The ending of a much-loved series can have a deep-seated emotional impact when you’ve spent many years growing attached to all the characters. The Naruto manga began in 1999, but for many it’ll be the anime that appeared in 2003 where they grew to love the wilful, over-confident, but passionate ninja in training. Thankfully, despite their eighteen year run it doesn’t look as though the adventures of Naruto are liable to come to a close any time soon, and with the release of Boruto: Naruto The Movie last year, the focus has shifted to include the next generation of ninja.
Expanding on last year’s Naruto Shippuden: Ultimate Ninja Storm 4, the Road To Boruto DLC takes in the events of the film, which may be jumping the gun a little for some if you’ve been waiting for the release of the English dub – you heathen. Alongside the expanded storyline you’re also given eight alternative characters to unlock as you go, as well as a handful of bonus items to use in-game.
The story begins with Boruto, son of Naruto and Hinata, working on his teamwork as a member of Team Konohamaru, with their now grown-up Sensei still sporting his trademark blue neckerchief. Your team also features Sarada, the daughter of Sasuke and Sakura, and Mitsuki, son of – well, that’d be giving too much away.
Fans of Naruto will get a real kick out of seeing the original characters grown up and paired off, and their offspring are still just as engaging and fun to be around. The key thing is that this remains a genuine entry in the Naruto canon, and I hope that we’ll see more of them in the future.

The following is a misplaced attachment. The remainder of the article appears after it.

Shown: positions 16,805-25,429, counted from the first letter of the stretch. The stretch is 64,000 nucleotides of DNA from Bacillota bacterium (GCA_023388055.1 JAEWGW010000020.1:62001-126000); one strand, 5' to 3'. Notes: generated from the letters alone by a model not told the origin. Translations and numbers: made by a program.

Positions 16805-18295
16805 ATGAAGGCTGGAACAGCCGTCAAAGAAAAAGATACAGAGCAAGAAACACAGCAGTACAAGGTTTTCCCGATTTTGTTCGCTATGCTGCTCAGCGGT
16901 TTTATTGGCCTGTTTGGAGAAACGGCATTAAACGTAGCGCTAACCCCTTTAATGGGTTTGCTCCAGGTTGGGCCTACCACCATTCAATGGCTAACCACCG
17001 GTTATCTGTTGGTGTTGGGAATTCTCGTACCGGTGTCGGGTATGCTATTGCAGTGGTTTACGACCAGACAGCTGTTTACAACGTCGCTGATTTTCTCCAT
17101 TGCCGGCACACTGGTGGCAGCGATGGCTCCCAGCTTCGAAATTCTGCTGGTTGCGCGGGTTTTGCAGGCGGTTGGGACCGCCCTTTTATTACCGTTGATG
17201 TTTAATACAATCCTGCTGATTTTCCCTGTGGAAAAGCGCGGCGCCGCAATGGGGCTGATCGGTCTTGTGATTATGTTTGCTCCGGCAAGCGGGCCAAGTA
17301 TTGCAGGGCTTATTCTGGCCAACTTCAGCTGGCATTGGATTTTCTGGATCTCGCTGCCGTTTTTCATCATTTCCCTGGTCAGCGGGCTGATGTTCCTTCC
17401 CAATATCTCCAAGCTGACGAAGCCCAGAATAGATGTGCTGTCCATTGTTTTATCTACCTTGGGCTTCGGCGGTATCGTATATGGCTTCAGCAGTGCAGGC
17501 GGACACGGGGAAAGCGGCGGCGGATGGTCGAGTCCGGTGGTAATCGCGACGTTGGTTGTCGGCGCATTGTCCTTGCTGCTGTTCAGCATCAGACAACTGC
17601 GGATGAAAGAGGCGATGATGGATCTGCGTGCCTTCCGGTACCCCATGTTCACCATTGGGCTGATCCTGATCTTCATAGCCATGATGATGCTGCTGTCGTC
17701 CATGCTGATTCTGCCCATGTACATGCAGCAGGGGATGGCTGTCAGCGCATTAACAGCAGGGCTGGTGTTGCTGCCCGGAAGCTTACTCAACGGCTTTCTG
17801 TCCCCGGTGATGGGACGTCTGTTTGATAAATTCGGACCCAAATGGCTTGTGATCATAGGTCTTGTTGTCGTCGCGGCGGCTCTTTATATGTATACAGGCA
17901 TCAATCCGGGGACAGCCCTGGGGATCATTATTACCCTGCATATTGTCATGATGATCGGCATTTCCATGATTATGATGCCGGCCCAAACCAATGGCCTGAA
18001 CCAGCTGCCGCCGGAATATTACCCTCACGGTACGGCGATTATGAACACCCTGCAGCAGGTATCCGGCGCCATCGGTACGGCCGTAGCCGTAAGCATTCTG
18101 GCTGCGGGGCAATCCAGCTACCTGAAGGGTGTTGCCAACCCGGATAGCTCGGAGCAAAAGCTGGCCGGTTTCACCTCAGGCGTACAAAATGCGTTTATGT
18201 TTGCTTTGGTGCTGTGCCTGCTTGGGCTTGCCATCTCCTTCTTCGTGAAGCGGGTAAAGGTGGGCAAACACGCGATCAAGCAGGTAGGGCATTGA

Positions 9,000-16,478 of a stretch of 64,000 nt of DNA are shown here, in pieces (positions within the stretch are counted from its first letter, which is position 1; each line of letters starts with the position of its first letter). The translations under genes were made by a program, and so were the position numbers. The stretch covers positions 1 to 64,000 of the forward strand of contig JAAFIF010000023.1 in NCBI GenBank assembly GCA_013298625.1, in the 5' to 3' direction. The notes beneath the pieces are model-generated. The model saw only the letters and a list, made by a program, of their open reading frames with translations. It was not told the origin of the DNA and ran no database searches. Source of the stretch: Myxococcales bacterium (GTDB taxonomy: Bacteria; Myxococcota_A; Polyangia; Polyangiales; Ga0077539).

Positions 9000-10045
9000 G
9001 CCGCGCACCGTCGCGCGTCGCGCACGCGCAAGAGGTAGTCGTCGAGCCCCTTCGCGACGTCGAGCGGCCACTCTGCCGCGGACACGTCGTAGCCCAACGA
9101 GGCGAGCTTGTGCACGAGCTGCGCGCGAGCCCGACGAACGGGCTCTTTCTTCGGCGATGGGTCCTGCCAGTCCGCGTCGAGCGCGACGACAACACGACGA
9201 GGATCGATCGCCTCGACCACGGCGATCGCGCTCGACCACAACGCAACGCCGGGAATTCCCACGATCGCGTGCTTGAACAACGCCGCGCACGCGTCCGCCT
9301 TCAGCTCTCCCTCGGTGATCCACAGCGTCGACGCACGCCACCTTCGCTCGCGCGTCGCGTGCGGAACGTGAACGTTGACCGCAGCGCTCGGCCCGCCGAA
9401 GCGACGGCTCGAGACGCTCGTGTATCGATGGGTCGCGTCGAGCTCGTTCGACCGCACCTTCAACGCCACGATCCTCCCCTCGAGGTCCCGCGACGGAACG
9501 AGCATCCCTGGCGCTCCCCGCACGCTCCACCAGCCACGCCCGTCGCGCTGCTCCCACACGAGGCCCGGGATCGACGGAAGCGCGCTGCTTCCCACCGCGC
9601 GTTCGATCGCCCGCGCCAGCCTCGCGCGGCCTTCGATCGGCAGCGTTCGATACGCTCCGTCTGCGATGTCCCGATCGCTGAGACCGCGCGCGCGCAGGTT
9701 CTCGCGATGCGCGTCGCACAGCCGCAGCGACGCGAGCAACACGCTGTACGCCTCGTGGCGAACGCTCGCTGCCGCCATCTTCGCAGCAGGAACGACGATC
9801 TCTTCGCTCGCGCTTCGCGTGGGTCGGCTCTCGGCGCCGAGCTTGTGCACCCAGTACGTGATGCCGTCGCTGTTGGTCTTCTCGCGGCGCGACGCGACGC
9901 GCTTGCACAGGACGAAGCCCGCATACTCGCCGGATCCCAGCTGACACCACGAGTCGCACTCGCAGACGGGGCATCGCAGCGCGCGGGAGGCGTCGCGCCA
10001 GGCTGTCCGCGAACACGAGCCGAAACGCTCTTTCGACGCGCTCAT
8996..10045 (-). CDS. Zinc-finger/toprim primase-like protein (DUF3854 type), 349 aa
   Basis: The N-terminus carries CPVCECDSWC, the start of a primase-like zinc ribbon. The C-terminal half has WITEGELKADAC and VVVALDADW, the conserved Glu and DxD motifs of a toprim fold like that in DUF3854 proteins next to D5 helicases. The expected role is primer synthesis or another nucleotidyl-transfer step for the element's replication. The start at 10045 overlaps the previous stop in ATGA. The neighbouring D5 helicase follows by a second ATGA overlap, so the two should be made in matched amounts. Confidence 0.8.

Naruto Shippuden: Ultimate Ninja Storm 4 remains one of the most visually impressive fighting games out there, and the Road To Boruto is no different, utterly capturing the look and feel of the anime. The story continues to be told through a mixture of stills from the Shippuden anime and the Boruto movie, while the in-engine animated cutscenes bring the whole thing to life, successfully merging the action packed gameplay and engaging storytelling.
As with Ninja Storm 4, gameplay mainly revolves around moving through the free-roaming locations such as the Hidden Leaf Village, while engaging in side quests and the main story chapters which generally pull you into one of the game’s flashy battles. This is largely the same as the previous Ninja Storm titles, and the new generation of ninja do little to make it feel all that new. Of course, CyberConnect2’s winning formula has been in place for years now, and fans probably just want more of the same. Road To Boruto absolutely provides that.
The expansion isn’t without its annoyances though, key amongst them being the omission from the playable character roster of the two main antagonists, Kinshiki Ōtsutsuki and his master, Momoshiki Ōtsutsuki. It seems to make very little sense, apart from the niggling feeling that Bandai Namco may still be holding them back for yet more lucrative DLC. Given the premium pricing of this installment – which just about matches up with the level of content – you’d have hoped for everything that involves the movie to be included.
Road To Boruto is a successful expansion that provides more of what fans of the Ultimate Ninja Storm series love. Fun characters, including the adult versions of those that Naruto fans have grown up with, an enjoyable storyline, and yet more visually incredible battles to take part in. If this is genuinely the end of the CyberConnect2’s Ninja Storm run, they’ve gone out on a high.